There are a few costs involved in buying a house that you’ll need to be aware of, so you don’t get caught out by either not borrowing enough or looking at homes outside your budget. We’ve pulled together a list of costs you’ll need to consider when buying your first home to help you work out exactly home much you can afford to borrow.
Loan establishment fee
This is a once-off upfront fee when you establish your loan. These fees can vary from bank to bank, with some offering no establishment fee home loan options.
When you apply for a loan, the bank will look to get a valuation done on the property so they can decide how much they are willing to lend you. This cost may be added to the total of your loan.
Lenders Mortgage Insurance (LMI)
If your deposit is less than 20% and you don’t have a guarantor or you’re eligible for the Australian Government’s First Home Loan Deposit Scheme (FHLDS), you will need to take out LMI. The LMI premium will be added to the total of your loan.
Optional income protection insurance
If you were to get sick or injured and were unable to earn an income to cover your mortgage repayments, income protection insurance would safeguard you in this instance. Some superannuation funds include this as part of your membership, so it’s worth checking your fund to see if you’re covered before purchasing from a third party.
Security guarantee fee
If you have a guarantor, you may be required to pay a fee which will vary from bank to bank.
Rate lock fee
If you have selected a fixed rate home loan, you may be required to pay a rate lock fee to set the rate at the time of submitting the loan application.
Document preparation fee
Lenders may charge a fee to prepare your home loan documents before the contract is approved to proceed to contract. The cost will vary from bank to bank.
Title transfer and mortgage registration fees
These are state-based fees to transfer the property title into your name and register your mortgage. You can calculate your transfer duty on the WA Government’s website. To find out the mortgage lodgement fee, visit the Landgate website.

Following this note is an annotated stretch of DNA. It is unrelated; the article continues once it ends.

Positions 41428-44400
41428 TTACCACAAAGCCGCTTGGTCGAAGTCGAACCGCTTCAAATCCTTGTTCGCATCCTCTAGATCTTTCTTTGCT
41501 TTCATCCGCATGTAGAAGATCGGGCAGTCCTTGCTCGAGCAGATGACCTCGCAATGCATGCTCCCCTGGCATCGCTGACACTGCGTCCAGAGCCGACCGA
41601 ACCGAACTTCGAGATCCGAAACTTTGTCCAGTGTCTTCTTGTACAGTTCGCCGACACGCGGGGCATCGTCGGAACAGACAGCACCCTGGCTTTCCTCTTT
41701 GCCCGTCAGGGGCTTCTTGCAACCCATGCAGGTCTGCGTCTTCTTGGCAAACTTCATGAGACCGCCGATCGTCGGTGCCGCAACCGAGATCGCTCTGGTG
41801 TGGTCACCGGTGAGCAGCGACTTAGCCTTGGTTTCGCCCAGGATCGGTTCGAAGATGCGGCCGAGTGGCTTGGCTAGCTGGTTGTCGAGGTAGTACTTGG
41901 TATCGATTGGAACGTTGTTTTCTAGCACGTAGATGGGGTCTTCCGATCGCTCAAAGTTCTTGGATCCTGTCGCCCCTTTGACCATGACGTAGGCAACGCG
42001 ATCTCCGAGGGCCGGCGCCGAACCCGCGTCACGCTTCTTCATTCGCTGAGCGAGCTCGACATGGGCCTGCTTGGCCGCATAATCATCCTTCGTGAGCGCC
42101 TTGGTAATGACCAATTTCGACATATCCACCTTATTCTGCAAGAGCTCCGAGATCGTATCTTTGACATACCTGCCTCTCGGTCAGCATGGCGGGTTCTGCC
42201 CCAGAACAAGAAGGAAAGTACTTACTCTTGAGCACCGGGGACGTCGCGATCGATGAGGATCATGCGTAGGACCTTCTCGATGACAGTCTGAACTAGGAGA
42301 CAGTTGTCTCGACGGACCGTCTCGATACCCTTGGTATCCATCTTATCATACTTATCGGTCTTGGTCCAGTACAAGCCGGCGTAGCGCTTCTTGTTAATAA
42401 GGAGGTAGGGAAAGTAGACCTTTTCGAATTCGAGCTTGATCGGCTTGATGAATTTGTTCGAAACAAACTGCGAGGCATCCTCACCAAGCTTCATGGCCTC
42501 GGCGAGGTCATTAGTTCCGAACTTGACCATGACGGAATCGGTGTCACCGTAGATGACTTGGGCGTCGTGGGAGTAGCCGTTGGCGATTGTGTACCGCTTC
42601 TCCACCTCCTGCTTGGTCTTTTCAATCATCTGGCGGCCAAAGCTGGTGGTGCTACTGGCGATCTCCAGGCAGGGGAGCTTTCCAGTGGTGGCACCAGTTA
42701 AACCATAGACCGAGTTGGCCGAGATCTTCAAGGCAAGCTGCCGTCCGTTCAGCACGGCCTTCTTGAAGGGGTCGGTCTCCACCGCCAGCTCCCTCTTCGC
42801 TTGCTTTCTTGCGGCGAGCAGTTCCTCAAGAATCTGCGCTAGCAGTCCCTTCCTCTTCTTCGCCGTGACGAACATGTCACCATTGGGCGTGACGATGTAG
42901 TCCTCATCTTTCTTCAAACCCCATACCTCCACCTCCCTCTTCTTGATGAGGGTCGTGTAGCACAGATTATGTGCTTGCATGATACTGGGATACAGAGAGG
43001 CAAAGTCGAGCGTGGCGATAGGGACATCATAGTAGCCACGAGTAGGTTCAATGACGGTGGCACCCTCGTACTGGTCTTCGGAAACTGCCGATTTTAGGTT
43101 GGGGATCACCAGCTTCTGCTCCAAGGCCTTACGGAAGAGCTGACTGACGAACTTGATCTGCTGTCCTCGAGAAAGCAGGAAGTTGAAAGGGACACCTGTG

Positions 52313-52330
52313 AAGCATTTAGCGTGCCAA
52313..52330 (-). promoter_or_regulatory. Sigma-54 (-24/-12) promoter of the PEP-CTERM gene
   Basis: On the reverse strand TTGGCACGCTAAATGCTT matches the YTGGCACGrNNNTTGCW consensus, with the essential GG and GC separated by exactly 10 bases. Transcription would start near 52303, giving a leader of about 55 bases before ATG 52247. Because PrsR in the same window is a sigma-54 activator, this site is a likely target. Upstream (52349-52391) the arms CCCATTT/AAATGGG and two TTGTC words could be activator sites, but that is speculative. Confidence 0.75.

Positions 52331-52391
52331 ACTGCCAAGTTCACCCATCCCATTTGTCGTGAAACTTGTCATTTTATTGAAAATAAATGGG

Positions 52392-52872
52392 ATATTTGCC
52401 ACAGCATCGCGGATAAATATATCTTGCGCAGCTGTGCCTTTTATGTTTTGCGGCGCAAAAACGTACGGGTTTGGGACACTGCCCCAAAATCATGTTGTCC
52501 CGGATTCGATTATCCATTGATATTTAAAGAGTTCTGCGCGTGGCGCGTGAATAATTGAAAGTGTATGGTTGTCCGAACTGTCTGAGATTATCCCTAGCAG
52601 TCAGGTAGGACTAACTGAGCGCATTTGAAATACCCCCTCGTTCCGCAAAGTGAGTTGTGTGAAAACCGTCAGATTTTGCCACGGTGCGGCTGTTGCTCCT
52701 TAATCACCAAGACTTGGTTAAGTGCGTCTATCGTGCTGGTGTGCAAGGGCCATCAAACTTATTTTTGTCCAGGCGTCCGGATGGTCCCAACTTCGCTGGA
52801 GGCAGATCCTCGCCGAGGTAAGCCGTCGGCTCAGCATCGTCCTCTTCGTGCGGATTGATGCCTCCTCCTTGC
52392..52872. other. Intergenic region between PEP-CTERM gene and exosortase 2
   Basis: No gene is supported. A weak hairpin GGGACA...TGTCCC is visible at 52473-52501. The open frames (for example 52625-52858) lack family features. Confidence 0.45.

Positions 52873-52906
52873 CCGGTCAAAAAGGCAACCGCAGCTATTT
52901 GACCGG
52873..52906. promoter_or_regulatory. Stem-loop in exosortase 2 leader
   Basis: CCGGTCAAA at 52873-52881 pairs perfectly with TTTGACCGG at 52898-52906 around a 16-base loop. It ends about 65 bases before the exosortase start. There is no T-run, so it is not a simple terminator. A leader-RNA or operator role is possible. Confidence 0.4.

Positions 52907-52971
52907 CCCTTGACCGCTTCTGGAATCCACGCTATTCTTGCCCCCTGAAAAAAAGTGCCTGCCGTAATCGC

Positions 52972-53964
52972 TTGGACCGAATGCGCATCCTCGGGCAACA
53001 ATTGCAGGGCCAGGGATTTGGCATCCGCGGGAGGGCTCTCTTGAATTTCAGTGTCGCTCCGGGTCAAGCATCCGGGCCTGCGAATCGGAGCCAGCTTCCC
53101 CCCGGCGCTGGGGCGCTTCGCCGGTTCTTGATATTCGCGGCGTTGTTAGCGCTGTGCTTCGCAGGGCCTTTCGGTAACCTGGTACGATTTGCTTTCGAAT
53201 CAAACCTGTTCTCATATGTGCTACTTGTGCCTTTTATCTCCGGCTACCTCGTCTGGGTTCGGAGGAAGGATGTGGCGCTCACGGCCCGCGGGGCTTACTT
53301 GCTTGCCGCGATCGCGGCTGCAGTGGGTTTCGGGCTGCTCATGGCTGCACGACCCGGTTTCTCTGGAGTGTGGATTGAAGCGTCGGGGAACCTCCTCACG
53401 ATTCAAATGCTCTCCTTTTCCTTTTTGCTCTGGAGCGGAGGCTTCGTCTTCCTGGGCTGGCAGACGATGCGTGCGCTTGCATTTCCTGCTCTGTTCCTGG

Bank legal fees
Depending on your lender, you may be charged a legal fee if a solicitor will be present at the settlement to let go of the bank’s money.
Bank cheque fee
When you buy a house, there may be a need to pay for outstanding rates or water bills so the property can be clear for settlement. The bank can pay these bills through your home loan using bank cheques.
The general rule of thumb is that you’ll need between 5% and 20% of the purchase price of a house as a deposit to be eligible for a home loan and you’ll need to have this ready for settlement. Find out more about how much you may require for a deposit.
Settlement agent costs
A settlement agent will prepare the legal documents and provide legal advice for your property transaction. These costs will vary between agents, so make sure you hunt around.
Building and pest inspection/strata report inspection
You should look to get a building and pest inspection completed if you’re buying a house or separate dwelling, or a strata report inspection if you’re purchasing a unit or strata dwelling. While they can seem expensive, the reports will give you a good idea of the structural integrity of the building and any pest infestations, so you aren’t surprised with any costly repairs later down the track. A strata report inspection is a great way to find out what work has been done on the building and if any work is planned for the future, including all costs paid and due to be paid, as these will come out of your strata fees.
Real estate agent
You may engage a real estate agent to help you find a property that meets your needs. They will take a portion of the purchase price as their fee, which is usually around 1% to 2.5% of the total price you pay for your new home.
This is a state tax that is based on the purchase price of a property. As a first homebuyer you may be eligible for stamp duty concessions so your costs will be lower, or you may not have to pay stamp duty at all. You can find out more on the WA Government’s Department of Finance website.
When you buy a property, you’re required to pay the vendor the remaining yearly or quarterly rates for things like water and land. These will begin from the date of settlement and costs will vary depending on the property and location.
Once the Contract of Sale has gone through on your new home, you’ll need to make sure you have building insurance and contents insurance locked in to protect your new (and biggest) asset. If buying a unit or strata dwelling, the building insurance should be included in your rates. Make sure you shop around as there are a lot of insurance providers out there.
If you can’t get your mates to help you move with the promise of a BBQ at the end of the day, you will need to factor in truck hire or paying for professional removalists to help you move. Our big tip? Do as much as you can yourself!
You can use our handy Home Buying & Selling Cost Calculator to work out what costs you’ll need to consider when buying a house.
If you’re ready to take the next step towards buying your first home, or if you’re for more information, call one of our Home Loan Specialists on 13 25 77, or get in touch with one of our Mobile Home Loan Specialists who can come to you any time.
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